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The Particulars of School Experience

I was reading a general child development book and making note of all the assumptions we assume about children that really may say more about kids in the context of school than they do about kids. By which I mean that when studies naturally focus on peer relationships in school, which is a very specific context for peer relationships, those studies might miss out on the fact that peer relationships in school may be the default experience but it is not necessarily TRUE the way that a babies need to suck is TRUE.

There are a lot of similarities between what I’ve seen of my own children’s middle childhood and what the books say about middle childhood but when it comes to some of the peer experiences, I see a lot of differences, especially around the gender assumptions.

Around the local Columbus homeschool community kids do tend to group by age and gender but not nearly as much or as rigidly as much of the research says kids do. Instead homeschoolers tend to group around activity and interest and availability. Kids play with the kids who show up so big kids play with little kids and girls play with boys and sometimes they do sex or age segregate but most of the time they do not. Most of the time you just have packs of kids who are kinda around the same age (or ability) running around or standing around.

Now I’m not saying that homeschool is more TRUE anymore than school is more TRUE; I’m saying that it would be a mistake to assume that school is TRUE because it is more typical. Looking at atypical families (homeschoolers) might bring insight to more typical experiences (school). Because maybe it is not true that most kids naturally sex segregate to the point where most boys will actively avoid speaking to a girl unless they have to (see this chart); maybe that is true when you put large groups of same age children together for six hours a day. Maybe in schools where children are in mixed age this doesn’t happen in the same way.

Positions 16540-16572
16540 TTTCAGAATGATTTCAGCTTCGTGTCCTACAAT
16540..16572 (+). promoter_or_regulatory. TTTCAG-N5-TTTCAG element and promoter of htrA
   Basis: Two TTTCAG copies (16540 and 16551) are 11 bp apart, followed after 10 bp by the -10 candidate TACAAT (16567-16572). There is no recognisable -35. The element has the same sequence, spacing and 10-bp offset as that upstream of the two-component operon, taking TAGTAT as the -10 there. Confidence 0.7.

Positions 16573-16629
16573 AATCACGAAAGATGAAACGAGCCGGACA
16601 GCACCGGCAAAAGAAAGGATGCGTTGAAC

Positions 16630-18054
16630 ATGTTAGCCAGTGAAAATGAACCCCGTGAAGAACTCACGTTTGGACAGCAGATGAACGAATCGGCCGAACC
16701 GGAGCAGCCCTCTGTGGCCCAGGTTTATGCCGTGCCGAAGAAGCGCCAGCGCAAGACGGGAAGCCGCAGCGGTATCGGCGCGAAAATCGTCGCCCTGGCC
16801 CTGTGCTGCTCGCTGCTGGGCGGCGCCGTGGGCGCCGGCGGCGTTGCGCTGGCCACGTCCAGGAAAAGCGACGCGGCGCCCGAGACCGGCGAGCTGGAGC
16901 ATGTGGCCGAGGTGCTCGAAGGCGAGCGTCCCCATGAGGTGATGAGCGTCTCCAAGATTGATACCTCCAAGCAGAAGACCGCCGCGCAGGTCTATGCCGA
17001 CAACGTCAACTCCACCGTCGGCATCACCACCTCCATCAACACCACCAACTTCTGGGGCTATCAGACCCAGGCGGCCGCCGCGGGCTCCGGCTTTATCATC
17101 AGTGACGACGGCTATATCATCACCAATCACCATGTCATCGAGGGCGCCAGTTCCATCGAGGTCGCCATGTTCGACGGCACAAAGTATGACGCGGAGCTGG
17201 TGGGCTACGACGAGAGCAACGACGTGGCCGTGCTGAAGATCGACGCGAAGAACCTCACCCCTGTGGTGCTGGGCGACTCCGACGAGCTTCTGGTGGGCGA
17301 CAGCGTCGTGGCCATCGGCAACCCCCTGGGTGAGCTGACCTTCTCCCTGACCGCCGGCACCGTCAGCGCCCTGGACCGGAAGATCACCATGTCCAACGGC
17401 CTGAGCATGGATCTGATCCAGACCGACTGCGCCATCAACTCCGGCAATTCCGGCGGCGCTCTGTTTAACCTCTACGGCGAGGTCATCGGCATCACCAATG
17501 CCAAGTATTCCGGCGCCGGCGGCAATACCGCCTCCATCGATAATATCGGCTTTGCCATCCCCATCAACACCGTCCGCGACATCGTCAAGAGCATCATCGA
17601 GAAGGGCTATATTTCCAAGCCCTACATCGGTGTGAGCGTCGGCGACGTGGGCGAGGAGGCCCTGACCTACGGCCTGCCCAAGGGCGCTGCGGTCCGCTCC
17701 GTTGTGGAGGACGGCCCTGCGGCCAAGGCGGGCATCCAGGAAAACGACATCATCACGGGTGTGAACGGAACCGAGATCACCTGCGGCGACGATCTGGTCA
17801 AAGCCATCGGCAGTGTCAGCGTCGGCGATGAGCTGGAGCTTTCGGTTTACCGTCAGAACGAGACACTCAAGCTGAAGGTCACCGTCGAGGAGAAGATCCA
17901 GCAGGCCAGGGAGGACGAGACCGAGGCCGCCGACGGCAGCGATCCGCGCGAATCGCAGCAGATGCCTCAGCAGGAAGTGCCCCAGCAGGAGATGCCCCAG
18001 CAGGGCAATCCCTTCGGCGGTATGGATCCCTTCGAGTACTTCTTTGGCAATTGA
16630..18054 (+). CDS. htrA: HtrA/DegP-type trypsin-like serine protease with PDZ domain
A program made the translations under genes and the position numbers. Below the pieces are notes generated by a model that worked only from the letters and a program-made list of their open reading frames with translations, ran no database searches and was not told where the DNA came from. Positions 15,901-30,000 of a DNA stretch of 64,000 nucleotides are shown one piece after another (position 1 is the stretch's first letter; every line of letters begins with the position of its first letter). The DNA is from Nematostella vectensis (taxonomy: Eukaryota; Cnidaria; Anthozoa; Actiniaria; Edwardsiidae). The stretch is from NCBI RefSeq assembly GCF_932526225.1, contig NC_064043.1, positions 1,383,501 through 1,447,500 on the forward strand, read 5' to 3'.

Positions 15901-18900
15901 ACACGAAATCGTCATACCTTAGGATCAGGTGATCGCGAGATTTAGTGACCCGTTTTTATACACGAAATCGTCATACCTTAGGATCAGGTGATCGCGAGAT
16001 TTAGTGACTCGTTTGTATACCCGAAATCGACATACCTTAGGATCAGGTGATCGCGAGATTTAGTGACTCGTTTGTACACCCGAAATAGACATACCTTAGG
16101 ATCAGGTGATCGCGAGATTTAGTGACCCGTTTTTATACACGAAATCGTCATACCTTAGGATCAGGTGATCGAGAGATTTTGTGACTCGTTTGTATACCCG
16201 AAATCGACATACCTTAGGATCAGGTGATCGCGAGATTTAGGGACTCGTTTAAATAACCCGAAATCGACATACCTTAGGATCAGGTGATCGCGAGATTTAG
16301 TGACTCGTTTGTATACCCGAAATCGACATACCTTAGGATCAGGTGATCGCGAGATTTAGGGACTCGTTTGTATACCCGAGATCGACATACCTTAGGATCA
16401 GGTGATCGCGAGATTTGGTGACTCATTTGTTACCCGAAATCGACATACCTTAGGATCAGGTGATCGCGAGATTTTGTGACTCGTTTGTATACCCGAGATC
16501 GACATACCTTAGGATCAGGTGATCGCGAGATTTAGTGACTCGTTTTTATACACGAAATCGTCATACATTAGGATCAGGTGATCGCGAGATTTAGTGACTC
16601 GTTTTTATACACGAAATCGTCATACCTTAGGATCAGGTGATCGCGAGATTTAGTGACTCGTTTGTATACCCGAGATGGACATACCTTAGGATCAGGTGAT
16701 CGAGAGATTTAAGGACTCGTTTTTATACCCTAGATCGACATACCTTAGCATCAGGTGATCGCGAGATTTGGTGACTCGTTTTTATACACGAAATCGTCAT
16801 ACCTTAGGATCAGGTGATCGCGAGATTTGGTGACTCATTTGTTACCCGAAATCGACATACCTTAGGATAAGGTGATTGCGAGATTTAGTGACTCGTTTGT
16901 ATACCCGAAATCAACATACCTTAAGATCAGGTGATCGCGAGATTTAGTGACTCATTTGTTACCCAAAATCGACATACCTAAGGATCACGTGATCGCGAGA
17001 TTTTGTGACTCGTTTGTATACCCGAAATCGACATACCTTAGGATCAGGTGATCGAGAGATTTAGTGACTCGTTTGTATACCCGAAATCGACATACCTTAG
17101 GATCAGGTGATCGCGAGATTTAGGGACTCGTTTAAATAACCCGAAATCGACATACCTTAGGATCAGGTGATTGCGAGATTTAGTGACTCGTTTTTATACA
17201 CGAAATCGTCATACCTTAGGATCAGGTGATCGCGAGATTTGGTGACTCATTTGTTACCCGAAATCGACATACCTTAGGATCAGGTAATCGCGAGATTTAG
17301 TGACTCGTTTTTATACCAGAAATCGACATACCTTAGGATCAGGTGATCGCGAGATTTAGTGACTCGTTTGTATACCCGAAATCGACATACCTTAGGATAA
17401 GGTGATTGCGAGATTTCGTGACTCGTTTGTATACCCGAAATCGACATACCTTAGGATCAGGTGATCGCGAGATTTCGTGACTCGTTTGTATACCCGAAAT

I  wonder how much we assume is developmentally to be expected and instead it’s developmentally expected in a very particular context. Wouldn’t looking at children in other contexts give us insight into kids in general?

As a therapist who works with a lot of kids, I try to remember that we are all of us deeply affected by our environments and that a child who is having a particular experience in school is having that experience because of who he is AND what school is for him. For the child who is struggling, I hope to help him (and his parents) find a balance that honors the person who he fundamentally is and understands that he still needs to find a way to function in his environment.

11 Comments

  1. I agree that the study group of the kids should be widened. Homeschoolers are different, also some other extra-curricular type activities such as churches, temples, or hobby clubs often have interactions that are not solely age based. One of my problems with the concept of public school (though this is not the reason I homeschool) is that the idea of children learning socialization skills from kids the same age seems fundamentally flawed. I learn things from someone who has more life experience, or job experience, not someone on the same level as myself. This is I think the reason many homeschoolers or non traditional scholars (online virtual academies etc) exhibit a higher level of maturity than their conventionally schooled counterparts.

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    • Lee, I’ve noticed that in some ways homeschooled kids seem more mature and in other ways they seem younger than their schooled peers.